Inmate, 83, is executed in death of federal appeals judge
An 83-year-old inmate executed Thursday for a 1989 mail bombing that killed a federal appeals judge is the oldest person put to death in the modern era of capital punishment, according to the Death Penalty Information Center.
Walter Leroy Moody Jr. was executed in Alabama for the death of Judge Robert Vance of the Atlanta-based 11th U.S. Circuit Court of Appeals, report the New York Times, the Washington Post, NPR and AL.com. Vance had been part of an en banc court that refused to overturn Moody’s conviction for possessing a pipe bomb that detonated and injured his wife.
Moody was also convicted in the mail-bombing death of civil rights lawyer Robert Robinson of Savannah, Georgia, which occurred two days after Vance’s. Prosecutors have said they believed the Robinson bombing was a diversion.
Investigators believed Moody concocted a fictitious group to disguise his motive. One letter sent in the name of the group—Americans for a Competent Federal Judicial System—was delivered to the home of L. Martelle Layfield Jr., a former chair of the ABA Journal’s Board of Editors. Moody was apparently unaware that Layfield had died three months before.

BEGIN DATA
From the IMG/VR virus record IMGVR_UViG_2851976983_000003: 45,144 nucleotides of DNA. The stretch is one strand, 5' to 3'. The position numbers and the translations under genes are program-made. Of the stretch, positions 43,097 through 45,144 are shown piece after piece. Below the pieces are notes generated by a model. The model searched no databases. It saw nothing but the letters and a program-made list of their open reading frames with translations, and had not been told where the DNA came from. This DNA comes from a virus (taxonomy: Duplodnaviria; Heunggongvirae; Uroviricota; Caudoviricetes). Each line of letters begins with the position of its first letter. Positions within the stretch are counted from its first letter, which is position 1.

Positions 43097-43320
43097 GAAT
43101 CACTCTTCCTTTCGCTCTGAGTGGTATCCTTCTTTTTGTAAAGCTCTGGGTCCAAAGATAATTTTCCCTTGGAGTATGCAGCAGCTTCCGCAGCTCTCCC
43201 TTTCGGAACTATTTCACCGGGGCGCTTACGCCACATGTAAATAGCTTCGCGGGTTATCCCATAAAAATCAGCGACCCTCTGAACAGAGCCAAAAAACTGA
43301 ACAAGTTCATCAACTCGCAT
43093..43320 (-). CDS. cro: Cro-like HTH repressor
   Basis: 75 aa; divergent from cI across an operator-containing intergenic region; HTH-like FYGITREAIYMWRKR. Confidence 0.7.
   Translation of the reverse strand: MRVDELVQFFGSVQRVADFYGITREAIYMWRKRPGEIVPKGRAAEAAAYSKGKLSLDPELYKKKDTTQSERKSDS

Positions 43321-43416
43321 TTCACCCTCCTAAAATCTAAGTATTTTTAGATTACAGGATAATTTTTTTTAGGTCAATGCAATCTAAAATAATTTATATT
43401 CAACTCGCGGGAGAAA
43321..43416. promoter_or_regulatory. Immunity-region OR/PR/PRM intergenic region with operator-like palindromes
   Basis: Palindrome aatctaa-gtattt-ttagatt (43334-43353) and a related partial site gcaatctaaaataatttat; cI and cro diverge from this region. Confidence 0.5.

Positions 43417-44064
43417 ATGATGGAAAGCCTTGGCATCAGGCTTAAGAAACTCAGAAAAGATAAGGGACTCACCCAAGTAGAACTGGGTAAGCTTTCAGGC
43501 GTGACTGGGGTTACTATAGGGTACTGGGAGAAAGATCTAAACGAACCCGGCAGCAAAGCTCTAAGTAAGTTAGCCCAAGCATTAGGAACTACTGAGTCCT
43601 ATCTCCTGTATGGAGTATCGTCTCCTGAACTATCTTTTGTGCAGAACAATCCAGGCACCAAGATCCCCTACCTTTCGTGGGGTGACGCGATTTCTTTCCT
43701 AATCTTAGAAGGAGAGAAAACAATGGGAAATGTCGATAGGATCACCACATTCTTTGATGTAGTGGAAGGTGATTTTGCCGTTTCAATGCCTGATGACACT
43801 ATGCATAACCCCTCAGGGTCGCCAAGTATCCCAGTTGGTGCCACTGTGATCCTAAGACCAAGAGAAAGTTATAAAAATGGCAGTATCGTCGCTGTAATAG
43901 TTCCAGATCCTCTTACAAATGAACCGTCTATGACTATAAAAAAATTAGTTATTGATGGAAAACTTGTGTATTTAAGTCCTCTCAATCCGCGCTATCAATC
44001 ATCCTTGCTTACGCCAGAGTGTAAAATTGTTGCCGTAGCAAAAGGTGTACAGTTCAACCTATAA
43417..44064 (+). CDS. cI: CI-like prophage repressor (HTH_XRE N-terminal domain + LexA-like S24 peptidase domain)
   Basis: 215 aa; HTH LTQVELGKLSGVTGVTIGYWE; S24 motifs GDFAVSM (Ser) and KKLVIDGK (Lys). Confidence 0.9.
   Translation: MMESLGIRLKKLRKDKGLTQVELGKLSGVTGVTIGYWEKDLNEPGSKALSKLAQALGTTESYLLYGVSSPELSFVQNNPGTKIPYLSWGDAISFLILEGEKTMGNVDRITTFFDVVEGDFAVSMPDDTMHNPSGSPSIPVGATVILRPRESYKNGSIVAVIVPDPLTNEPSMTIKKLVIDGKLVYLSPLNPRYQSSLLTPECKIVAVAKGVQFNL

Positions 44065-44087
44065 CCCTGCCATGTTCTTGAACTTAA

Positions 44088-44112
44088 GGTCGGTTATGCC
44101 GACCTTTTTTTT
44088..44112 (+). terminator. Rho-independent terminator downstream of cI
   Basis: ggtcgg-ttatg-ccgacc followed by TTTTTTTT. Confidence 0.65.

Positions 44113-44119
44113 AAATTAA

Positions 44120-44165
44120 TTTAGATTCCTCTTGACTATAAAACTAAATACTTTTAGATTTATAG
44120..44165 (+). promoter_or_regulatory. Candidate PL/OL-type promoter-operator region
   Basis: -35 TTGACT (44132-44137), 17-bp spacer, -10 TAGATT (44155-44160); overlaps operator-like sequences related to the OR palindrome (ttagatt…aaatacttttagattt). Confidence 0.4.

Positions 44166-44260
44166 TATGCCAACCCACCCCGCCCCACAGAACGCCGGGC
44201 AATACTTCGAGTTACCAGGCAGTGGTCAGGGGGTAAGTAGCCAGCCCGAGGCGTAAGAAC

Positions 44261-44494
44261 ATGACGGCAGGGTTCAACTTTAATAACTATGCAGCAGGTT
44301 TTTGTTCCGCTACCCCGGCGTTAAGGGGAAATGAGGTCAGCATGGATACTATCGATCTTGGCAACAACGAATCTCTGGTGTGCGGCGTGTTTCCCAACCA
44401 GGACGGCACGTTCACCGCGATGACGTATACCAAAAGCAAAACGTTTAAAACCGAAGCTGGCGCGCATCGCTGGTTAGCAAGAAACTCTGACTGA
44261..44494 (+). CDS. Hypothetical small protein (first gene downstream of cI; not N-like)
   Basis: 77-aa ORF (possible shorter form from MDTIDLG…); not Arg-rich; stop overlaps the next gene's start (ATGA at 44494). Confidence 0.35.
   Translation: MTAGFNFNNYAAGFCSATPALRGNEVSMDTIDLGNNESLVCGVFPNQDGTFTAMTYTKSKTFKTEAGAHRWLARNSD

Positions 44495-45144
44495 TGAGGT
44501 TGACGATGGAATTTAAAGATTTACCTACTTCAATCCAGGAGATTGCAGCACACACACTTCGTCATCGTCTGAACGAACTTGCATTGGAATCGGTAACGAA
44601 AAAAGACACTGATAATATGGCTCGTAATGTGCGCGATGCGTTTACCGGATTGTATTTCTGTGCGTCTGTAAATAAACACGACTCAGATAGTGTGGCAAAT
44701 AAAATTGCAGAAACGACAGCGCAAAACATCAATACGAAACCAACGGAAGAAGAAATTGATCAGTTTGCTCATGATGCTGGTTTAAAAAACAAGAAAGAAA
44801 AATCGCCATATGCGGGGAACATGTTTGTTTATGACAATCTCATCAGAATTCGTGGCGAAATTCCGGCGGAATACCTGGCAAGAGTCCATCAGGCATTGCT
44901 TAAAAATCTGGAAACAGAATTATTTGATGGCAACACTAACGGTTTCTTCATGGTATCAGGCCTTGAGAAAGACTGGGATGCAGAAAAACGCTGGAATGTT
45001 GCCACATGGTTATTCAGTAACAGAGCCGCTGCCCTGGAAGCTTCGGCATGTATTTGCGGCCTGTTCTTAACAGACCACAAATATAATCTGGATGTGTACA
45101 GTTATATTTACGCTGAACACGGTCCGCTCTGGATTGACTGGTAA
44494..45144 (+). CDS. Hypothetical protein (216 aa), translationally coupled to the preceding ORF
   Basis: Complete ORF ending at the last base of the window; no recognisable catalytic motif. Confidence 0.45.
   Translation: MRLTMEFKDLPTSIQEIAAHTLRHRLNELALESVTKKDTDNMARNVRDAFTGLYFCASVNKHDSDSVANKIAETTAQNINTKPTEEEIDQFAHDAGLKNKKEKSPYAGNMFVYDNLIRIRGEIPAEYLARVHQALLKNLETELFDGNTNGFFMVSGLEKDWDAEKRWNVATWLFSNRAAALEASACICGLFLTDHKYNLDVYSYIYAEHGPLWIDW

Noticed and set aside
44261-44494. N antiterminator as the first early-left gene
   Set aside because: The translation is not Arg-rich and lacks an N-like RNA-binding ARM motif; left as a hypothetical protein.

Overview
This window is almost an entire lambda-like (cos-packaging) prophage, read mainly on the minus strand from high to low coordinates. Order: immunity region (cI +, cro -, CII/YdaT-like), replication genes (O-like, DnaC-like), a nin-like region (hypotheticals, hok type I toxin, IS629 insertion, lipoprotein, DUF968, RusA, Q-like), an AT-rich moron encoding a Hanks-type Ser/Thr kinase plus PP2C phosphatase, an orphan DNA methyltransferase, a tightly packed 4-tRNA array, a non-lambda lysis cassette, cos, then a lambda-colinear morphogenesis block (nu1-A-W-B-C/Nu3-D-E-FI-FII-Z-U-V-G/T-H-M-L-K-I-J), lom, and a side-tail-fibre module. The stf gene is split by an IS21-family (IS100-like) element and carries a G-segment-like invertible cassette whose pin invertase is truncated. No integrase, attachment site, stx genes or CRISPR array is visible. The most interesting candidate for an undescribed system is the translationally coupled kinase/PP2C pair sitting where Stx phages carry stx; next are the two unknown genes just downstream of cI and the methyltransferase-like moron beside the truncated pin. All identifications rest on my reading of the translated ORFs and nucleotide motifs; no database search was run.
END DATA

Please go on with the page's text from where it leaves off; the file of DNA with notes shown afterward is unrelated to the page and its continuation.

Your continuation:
The letter, with a December 1989 postmark, told Layfield he must notify all federal judges and lawyers that they “have become targets for assassination because of the federal courts’ callous disregard for the administration of justice.” The letter said Layfield would be killed if he did not carry out the demand.
Moody was convicted on related federal charges in 1991, before the state convictions, and his lawyers had maintained before his execution that he could not be put to death by Alabama until he had served his federal sentence of seven life terms, plus 400 years in prison.
Attorney General Jeff Sessions notified the U.S. Supreme Court on Monday that he consents to Alabama’s custody of Moody to carry out the execution. Sessions was the attorney general of Alabama when the state convicted Moody and sentenced him to death.
Moody has maintained he did not send the bombs that killed Vance and Robinson.